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Tesla short-sellers increase positions while longs get out after Musk is sued by the SEC, says S3 Partners

The bets by the shorts on Tesla stock are now paying off
Tesla signage
Tesla shorts are piling into the stock after Elon Musk was sued by the SEC for fraud

Short-sellers of Tesla Inc (NASDAQ:TSLA) stock are increasing their positions in anticipation of the shares dropping further, while bulls in the electric-car maker are scrambling to close out their holdings and lock in whatever profits they can get, an analyst for S3 Partners said Friday.

"Short-sellers are adding to their positions in anticipation of further prices weakness," accordning to a research note provided to Proactive Investors by Ihor Dusaniwsky, the managing director of predictive analytics at S3 Partners, which closely follows the short side of the market in stocks like Tesla.

"The contacts I’ve talked to are showing me several hundred-thousand shares of new short selling in Tesla this morning," he told Proactive in an email interview.

Tesla's stock dropped to the Friday session low of $268.10 and was trading 11.5% down at $272.15 by midsession. On Thursday, the stock closed at $307.52.

READ: Tesla hit by flurry of downgrades after Elon Musk sued by SEC for fraud

With Tesla's shares falling by that much, "some long shareholders (have begun) closing out their positions to lock in whatever long-term gains are left in their trades," said Dusaniwsky.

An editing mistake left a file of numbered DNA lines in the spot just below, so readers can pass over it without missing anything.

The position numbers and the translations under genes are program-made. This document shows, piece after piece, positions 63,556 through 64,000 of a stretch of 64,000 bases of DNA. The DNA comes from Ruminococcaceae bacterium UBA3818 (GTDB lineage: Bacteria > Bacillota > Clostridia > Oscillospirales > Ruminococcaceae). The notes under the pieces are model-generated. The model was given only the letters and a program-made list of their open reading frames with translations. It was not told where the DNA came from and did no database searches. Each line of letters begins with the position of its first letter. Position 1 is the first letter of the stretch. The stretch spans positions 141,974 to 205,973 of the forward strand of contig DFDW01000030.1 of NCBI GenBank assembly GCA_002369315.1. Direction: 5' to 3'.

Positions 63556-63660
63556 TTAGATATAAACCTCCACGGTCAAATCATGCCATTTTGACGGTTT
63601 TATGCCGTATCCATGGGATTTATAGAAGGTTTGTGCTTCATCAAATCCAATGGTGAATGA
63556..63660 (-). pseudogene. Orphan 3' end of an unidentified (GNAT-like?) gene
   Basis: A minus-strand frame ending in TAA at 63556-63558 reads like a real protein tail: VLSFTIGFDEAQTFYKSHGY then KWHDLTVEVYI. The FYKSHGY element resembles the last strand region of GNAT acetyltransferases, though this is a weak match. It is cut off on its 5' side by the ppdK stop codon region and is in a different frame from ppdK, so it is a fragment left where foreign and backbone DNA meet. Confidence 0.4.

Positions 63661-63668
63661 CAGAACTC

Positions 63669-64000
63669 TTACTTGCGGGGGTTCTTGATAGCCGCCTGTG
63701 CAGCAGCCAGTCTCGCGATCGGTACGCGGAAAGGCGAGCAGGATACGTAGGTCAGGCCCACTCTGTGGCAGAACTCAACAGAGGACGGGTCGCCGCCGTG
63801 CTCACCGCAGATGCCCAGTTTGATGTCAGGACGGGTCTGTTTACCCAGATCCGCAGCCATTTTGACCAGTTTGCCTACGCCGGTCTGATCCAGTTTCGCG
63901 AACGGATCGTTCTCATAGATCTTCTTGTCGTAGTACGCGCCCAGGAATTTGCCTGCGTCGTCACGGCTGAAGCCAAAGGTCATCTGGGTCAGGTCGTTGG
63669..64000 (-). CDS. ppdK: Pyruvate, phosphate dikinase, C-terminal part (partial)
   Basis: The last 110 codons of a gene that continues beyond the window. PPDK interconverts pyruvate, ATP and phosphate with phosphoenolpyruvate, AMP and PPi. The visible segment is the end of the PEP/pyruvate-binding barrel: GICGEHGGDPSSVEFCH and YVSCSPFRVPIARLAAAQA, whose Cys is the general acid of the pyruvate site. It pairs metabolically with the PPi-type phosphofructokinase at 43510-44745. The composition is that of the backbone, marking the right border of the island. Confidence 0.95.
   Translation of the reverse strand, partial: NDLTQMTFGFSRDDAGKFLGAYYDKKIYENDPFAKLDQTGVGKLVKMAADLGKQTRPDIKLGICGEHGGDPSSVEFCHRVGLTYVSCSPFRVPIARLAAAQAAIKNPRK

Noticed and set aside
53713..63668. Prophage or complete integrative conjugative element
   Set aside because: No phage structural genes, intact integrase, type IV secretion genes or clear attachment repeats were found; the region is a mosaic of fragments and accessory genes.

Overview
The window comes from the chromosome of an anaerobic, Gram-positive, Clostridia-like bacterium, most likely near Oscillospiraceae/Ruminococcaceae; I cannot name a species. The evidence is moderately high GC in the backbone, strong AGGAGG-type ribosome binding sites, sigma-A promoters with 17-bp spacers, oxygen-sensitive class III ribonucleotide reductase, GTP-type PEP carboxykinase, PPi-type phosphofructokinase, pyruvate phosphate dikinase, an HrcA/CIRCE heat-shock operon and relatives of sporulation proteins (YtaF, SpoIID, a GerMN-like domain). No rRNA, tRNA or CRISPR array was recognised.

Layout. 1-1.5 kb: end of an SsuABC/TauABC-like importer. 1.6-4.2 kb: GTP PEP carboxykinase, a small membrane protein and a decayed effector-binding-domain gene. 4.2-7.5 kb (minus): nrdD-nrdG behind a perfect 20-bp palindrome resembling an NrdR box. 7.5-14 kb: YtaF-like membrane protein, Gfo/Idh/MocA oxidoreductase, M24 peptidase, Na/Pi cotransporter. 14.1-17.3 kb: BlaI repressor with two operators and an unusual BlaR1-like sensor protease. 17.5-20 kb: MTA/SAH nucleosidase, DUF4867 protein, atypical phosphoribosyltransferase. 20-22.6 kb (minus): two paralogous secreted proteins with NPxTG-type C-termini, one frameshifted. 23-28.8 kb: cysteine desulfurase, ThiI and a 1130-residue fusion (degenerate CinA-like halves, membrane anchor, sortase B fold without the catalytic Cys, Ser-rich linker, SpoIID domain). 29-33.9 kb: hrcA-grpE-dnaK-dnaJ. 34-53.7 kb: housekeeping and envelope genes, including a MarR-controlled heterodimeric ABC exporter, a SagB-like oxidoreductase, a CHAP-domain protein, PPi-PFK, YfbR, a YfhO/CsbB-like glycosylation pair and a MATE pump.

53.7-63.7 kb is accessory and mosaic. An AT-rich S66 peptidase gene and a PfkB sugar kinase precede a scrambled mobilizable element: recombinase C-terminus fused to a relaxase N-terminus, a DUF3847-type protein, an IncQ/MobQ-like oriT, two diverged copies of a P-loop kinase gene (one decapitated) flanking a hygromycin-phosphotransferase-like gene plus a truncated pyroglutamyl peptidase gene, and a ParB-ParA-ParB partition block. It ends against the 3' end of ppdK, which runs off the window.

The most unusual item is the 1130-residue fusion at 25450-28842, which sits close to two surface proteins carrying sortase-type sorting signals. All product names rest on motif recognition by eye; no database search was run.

Tesla market shorts took it on the chin in early August when Musk tweeted that he had secured funding for his plan to take the company private.

The situation has now totally reversed.

"Short sellers took a $1.3 billion mark-to-market hit on August 7th, the day after The Tweet, but those that hung on to their positions or jumped into the deep end of the pool and shorted stock are now up $2.3 billi on in mark-to-market profits, making $3.6 billion in mark-to-market profits since August 8th," Dusaniwsky explained.

For Friday, he said "short sellers are up $1.27 billion in mark-to-market gains this morning."

READ: Tesla CEO Elon Musk sued by British cave rescue diver he called 'pedo guy' and 'child rapist'

The number of shares available for shorting and the fees involved provide a bonanza for Tesla shorts. Fees to borrow Tesla stock to short are seen 2.05% and general collateral stock borrows are quoted at 0.3% fee. Contrast that with fees for shorts in the Canadian cannabis company Tilray Inc (NASDAQ:TLRY), which hit 500% to 700% when the stock rallied to an all-time high of $300 this month.

"There are nearly 10 million shares available to borrow so there is plenty of room for more short sellers to get into the trade and stock borrow rates should not get much more expensive in the near term unless shares shorted increases by more than 3 million to 4 million shares," Dusaniwsky said.

"The conviction that longer-term Tesla short-sellers had in their thesis is finally paying off for them and may embolden those with excess capital and risk limits to increase their bets. We expect shares shorted to increase in the near term and if Tesla’s stock price continues to drop we could see shares shorted climb towards the 39 million to 41 million share levels we saw in May," he concluded.

Tesla is the world's biggest electric-car maker.

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